Ice storm causes havoc for area commuters, first responders

Highway 50 was a parking lot for hours as commuters struggled to get up the slight inclines due to ice on the road Friday evening. (O'Fallon Weekly Photo by Jeff Egbert)

Highway 50 was a parking lot for hours as commuters struggled to get up the slight inclines due to ice on the road Friday evening.
(O’Fallon Weekly Photo by Jeff Egbert)

O’FALLON – O’Fallon area first responders and Public Works employees were taxed to the limit early Friday evening as a sudden ice storm caused havoc on area roads.

The ice began to fall around 4 p.m. making roads treacherous. Police Chief Eric Van Hook said that before it was all done, the O’Fallon Police Department responded to 490 calls for service, of which 145 were for car accidents. He said there were no major injuries reported in the car accidents.

“Probably the worst were slip and falls. Most of the traffic accidents happened at fairly low speeds. So while many were unavoidable collisions, they at least were not at a high rate of speed,” Van Hook said.

Making matters more interesting, Friday was the first full day of service for the newly consolidated 911 dispatch center serving O’Fallon, Shiloh and Fairview Heights. Van Hook told the City Council at their meeting Monday night that the new dispatch center operated without problem and did a great job prioritizing calls based on their severity.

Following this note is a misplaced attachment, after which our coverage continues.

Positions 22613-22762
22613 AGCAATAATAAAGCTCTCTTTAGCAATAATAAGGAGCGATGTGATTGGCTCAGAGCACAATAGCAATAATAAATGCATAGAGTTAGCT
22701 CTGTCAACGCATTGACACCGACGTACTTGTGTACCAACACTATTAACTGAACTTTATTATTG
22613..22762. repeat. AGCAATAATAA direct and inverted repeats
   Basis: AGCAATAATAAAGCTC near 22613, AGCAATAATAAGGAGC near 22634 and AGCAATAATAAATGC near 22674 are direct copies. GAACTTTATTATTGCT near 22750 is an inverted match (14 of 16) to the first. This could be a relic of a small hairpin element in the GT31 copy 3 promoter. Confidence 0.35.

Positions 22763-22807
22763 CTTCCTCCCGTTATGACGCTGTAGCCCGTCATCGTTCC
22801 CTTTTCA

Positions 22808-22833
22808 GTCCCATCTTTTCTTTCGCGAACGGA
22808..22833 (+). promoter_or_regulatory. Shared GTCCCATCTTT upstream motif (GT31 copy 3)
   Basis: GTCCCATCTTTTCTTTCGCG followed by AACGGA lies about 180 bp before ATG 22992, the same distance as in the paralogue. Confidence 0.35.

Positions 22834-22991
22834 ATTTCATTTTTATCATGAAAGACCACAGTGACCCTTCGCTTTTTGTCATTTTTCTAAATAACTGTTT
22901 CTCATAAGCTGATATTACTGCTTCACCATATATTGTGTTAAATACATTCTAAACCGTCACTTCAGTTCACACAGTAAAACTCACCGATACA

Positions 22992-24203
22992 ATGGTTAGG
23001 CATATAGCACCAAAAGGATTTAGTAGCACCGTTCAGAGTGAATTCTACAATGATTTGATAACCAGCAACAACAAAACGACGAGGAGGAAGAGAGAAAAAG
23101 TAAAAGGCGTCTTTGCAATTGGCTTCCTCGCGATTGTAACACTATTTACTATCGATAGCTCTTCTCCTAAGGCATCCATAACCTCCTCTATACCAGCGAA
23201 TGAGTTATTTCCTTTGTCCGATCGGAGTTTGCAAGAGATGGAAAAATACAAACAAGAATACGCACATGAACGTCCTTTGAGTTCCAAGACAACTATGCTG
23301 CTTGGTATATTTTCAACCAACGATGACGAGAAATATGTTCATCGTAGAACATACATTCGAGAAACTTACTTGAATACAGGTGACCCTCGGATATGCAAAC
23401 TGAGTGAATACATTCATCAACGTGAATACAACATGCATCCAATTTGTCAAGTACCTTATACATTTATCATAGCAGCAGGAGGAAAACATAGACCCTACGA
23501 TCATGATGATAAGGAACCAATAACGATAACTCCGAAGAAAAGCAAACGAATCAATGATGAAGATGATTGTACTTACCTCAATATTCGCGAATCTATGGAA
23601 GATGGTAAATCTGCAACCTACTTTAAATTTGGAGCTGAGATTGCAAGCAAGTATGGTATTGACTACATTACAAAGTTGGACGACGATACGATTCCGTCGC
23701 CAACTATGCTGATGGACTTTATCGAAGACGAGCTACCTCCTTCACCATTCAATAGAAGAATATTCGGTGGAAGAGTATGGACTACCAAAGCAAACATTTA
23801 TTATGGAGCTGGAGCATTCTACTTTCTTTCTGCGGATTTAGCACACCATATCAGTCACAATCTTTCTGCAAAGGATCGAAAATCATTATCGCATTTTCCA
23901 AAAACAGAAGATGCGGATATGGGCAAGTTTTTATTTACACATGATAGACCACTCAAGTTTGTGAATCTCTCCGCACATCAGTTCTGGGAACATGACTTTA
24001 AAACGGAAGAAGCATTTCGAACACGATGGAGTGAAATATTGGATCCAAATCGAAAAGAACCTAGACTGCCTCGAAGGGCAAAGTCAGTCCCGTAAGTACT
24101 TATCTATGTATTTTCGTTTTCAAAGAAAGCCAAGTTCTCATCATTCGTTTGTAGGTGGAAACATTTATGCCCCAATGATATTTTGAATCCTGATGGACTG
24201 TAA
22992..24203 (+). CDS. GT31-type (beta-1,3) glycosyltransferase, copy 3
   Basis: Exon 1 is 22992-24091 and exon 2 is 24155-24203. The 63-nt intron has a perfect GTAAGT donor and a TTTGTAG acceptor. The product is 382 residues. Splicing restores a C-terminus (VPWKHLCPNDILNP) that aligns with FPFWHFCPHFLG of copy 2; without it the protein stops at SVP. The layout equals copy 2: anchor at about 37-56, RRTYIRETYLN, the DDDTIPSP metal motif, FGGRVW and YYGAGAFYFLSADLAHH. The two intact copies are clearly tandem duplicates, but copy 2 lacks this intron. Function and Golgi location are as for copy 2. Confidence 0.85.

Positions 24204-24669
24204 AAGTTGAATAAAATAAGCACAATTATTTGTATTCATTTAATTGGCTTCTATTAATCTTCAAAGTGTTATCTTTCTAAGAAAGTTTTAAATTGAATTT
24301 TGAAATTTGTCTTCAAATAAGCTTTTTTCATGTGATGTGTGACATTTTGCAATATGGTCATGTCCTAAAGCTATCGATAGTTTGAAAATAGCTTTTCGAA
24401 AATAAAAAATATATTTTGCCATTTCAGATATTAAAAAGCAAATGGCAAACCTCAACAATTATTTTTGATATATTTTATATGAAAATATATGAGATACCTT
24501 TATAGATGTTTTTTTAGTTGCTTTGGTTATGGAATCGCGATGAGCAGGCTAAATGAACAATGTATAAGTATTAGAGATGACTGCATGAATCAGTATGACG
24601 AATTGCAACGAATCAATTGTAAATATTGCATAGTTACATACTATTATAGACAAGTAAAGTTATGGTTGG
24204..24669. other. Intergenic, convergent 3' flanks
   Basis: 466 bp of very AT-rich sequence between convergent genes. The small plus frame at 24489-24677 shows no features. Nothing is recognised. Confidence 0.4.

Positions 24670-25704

“We tested it. We had every position filled in dispatch and there was a lot of teamwork and no panic. They did what they could do. They prioritized calls perfectly and I think they did a great job responding to the needs of the community,” Van Hook said. “Police, fire, and EMS were all taxed way beyond the resources we have available. We were able to bring in extra medics, police officers, and firemen, but often they were just as helpless as the public because they relied on salt trucks to salt the way for EMS to make their transports. More than a few times they had priority transports and we had to divert salt trucks to them so they could help them make their way to the hospital.”

Van Hook also complimented the public works department for helping emergency vehicles respond to calls. In one situation, a three-week-old infant with a high fever needed immediate help getting to a local emergency room. The ambulance responding to the call got stuck in ice and public works employees immediately responded to help get the ambulance out of the ice so it could get to the infant.

“I know a lot of people might have been upset that it took a while to get the salt out there but [public works employees] were responding to our request that we needed help for people who were in need of medical care or accidents,” Van Hook said.

The chief said he and the rest of the first responders hope this storm was a one time fluke and won’t happen again for a while.

“The biggest challenge to first responders is that feeling of helplessness. When those calls are coming in, when people need your help, and you have no resources. It doesn’t take long for our ambulance service to be overburdened with calls. We found our mutual aid partners were also swamped with calls. That’s one of the hardest things is that feeling of wanting to help when that call comes out but you can’t,” Van Hook said.


See also: Local church opens its doors to stranded motorists